As per the Baltimore Sun, Harford County’s Jacquelyn Smith was along with her family and driving her car on Saturday morning when they saw a woman with a sign board which read, “Please help me feed my baby.” The woman was holding a baby, the newspaper reported.
But the supposed good deed soon turned very deadly as a man walked up to her car and started to steal Smith’s wallet, police told. As the pair was struggling to steal it, the man started stabbing Smith before he could flee with the woman who was holding the baby and asked for money, police told.
Smith was taken to a nearby hospital but she couldn’t be saved, the Sun reported.
Baltimore police is still searching for the suspects. If you have any sort of information, you are urged to call 410-396-2100.
Reckless Driving in the State of Virginia
The state of Virginia is strict in its enforcement of laws against reckless driving. According to section 46.2-852 of the Virginia Code, reckless driving is listed as a criminal offense. In addition, the Virginia Code categorizes all driving that endangers the life and property of others as reckless.
Several behaviors that motorists exhibit while behind the wheels can qualify as reckless driving in Virginia. “Reckless driving causes nearly a third of all deaths involving major car accidents, which are more than 13,000 each year,” explains attorney Karin Riley Porter. As a result, you can be charged by an officer and can be found guilty or not guilty by a judge.
Types of Reckless Driving
Reckless driving is in different forms and includes:
1. Driving a vehicle with a mechanical fault
Va. Code § 46.2-853 considers driving a vehicle with faulty brakes as a reckless driving offense. Therefore, if a driver cannot maintain proper vehicle control, the driver will be held liable for reckless driving. However, if a driver could prove that they didn’t have prior knowledge that the vehicle was faulty, it would be possible to avoid conviction.
2. Not giving out the right signals when required
Not giving out a signal while driving on Virginia road is an offense under section 46.2-860 of the Virginia Code. Motorists are required to start signaling 50 feet away from the place they would be turning where the speed limit is not above 35 mph. In situations where the speed limit is above 35 mph, drivers are required to signal 100 feet away from where they would take a turn.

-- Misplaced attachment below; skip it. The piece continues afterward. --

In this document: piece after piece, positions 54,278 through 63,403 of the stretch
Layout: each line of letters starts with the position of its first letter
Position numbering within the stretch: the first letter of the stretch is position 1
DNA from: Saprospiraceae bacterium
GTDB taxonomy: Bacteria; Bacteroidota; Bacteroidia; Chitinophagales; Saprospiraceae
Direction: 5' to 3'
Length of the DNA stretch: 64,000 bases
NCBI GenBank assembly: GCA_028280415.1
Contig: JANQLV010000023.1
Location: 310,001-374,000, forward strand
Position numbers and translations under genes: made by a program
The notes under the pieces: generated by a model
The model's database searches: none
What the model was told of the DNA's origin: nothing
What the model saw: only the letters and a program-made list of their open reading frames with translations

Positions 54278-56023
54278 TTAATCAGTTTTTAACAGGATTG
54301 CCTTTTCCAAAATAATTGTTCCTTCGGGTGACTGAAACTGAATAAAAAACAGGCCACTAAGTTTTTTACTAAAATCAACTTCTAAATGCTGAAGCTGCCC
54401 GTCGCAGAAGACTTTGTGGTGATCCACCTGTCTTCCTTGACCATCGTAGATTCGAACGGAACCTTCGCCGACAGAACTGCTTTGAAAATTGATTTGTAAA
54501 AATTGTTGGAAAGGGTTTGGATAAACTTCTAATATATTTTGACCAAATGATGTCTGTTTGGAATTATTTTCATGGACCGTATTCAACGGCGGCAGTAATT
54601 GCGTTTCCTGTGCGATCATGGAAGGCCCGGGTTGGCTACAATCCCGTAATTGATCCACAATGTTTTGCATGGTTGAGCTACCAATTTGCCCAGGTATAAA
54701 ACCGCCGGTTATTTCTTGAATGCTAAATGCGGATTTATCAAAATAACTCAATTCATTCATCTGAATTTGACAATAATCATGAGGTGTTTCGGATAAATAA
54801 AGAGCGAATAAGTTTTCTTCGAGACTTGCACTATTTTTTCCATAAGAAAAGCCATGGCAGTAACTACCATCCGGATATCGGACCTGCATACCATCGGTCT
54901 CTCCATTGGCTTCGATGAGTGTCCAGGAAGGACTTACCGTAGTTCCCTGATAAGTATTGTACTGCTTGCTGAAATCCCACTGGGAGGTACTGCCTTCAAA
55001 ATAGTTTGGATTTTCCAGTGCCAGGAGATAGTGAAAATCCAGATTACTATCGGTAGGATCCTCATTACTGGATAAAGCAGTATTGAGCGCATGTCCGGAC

3. Driving alongside another vehicle on a single lane road
In Virginia, driving two vehicles abreast on a one-lane road is considered a reckless driving offense. This rule, however, only applies to vehicles and has no implications on motorcycles and bikes. If found liable, the offender will face charges.
Different Virginia roads are subject to variable speed limits. A driver can face charges for reckless driving if they exceed the speed limit specified by law on each road network. According to the Va. Code §46.2-862, a driver can face convictions for reckless driving if they exceed the specified speed limit by 20 mph or drive above 80 mph.
5. Driving with an impaired view
Some drivers overload their cars or carry passengers who prevent them from seeing all sides of the road. Overloading is most common in trucks. If the passenger’s sitting position in any way obstructs the driver’s view, then the driver can be charged for reckless driving.
6. Racing on Public Property
Section 46.2-865 of the Virginia Code considers car racing on any property that is open to the members of the public without authorization as reckless driving. If found guilty, the state can withdraw the license of the driver for up to six months.
Penalties for Reckless Driving in Virginia
A reckless driving conviction may attract different penalties to the offender, some of which may include:
- A suspension of the driver’s license for six months or more
- Up to one-year jail term
- Fine amounting to $2,500
- Increase in auto insurance
- Ineligibility for car rentals
- Possibility of permanent seizure of vehicle if found guilty of unauthorized car racing
Reckless driving is a severe offense in Virginia. If you are charged with the crime and convicted, it can stay in your driving records for up to 11 years. However, with the help of an experienced Virginia traffic attorney, you can get a lesser charge for the offense.
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